The screams are the same but I feel better. I’m 16 now, feeling strong. They may scream and mock and shout but even if I’d gain 30 pounds of weight I’d be happy with myself and thats what it’s all about.
    BTW: at the Moment turning a 32 into at least a 36/38 – only dogs are addicted to bones and mine shall be covered by things called womanly curves.

    • LoudThoughtsVoicedOut says:

      I don’t know if it’s ok for me to say this – but the entire time I read that, I just kept thinking – Wow, you need to win an oscar or a nobel prize or something that big an award in Karate and when you go on up to accept that award, you should wear those glasses just as a way of saying “Screw you idiots !”
      Thank you for sharing that with me 🙂
      PS – Only dogs are addicted to bones. *nods head*

      • marysmirror says:

        That would be kind of a revenge- at the Moment I dress up, wear beautiful dresses when having the occasion to o so- just to show them I can 🙂
        I have no problem with sharing it because I’m over it- or just feeling like that we’ll see 😉
        Yeah- I try my best to gain a bit of weight 🙂

      • LoudThoughtsVoicedOut says:

        I’m glad.. It took me a very long time to say “I look pretty the way I am. I’ll dress up and wear make-up and not care what you think because when I look in the mirror, I don’t see ugly.” And luckily, I’ve never looked back.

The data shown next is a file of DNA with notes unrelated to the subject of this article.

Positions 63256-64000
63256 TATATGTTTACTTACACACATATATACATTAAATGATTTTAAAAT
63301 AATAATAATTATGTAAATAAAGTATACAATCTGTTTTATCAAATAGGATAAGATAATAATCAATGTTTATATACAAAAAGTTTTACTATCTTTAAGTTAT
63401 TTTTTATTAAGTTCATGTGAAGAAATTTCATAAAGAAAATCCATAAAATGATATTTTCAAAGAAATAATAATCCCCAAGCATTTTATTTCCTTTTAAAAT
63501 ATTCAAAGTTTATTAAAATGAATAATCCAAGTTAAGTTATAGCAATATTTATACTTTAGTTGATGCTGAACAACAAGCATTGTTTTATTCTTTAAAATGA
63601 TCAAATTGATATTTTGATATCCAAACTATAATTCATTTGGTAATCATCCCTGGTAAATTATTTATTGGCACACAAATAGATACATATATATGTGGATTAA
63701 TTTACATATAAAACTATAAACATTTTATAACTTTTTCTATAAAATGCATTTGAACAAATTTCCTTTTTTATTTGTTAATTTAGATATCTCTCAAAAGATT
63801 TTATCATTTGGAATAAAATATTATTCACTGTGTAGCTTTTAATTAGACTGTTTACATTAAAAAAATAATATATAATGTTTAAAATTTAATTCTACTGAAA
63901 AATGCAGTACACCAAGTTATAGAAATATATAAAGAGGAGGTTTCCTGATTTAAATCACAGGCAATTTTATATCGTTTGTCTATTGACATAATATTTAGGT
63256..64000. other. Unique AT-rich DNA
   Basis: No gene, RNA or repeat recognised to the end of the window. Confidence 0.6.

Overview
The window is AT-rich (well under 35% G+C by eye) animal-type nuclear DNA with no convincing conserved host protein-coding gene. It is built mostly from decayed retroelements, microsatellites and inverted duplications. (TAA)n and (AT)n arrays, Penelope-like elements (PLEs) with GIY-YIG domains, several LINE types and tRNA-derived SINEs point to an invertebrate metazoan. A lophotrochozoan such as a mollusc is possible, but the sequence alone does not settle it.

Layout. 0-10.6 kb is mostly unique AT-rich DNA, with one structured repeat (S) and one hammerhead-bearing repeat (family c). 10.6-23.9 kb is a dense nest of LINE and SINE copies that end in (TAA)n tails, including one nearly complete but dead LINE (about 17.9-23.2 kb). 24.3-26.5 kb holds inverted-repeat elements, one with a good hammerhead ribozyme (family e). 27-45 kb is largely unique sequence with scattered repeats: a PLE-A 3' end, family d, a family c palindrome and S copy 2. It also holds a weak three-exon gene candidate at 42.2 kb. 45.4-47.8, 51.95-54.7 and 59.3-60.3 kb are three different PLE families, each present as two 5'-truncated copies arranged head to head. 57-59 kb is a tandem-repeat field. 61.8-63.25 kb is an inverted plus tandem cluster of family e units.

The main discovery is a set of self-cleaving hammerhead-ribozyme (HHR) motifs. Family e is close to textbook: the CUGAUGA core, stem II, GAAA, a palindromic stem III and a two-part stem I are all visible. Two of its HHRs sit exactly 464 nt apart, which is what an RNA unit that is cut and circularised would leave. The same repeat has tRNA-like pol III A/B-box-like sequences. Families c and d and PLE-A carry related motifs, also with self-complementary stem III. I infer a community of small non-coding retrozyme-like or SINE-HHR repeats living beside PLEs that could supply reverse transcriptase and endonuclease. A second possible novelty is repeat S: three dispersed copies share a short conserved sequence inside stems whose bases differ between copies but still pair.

Toast to a good life forward?
        Cheers 🙂

      • marysmirror says:

        I needed about three years to get to know, that everybody is pretty in an own way, another year to look into the mirror without seeing ugly. Of course sometimes I looked wrecked- everyone does some days…
        Of course 🙂 Cheers 🙂

  3. terissmile says:

    Amazing post! I understand what you mean. I´ve been super super thin all my life despite the fact I don´t suffer from any eating disorder. Through my childhood I was laughed at and now when I´m an adult I feel like I have to prove I eat even more than a regular person. In fact it makes me laugh how people react when you are “out ot a scale” which was accepted as “normal”.

  4. 35thofaugust says:

    Thank you for this truly inspiring post! Been struggling with physical issues as well for a while now, but you’re totally right with ” There are ways to handle situations. Calling someone fat does not make them want to become thin. It makes them want to vanish. ” And you’ve inspired me to accept myself even more, but also being able to take care of myself and stop with the self pity. Truly a remarkable post! Thank you again ❤ Will share this with my friends who are also going through a tough time. 🙂

  5. Beyond the picket fence says:

    It’s the condensing words that your friends and peers use that I found heartbreaking. The use of the word sweetheart is so belittling. I cannot imagine being spoken to in this way. They seem to feel as though it is there right to speak to you like this. Very sad.

    • LoudThoughtsVoicedOut says:

      It’s never easy hearing someone talk like that and from self-experience I know that it doesn’t help talking to them about it. You just learn to take in the positive and not bother about the negatives people throw your way. Thank you for reading 🙂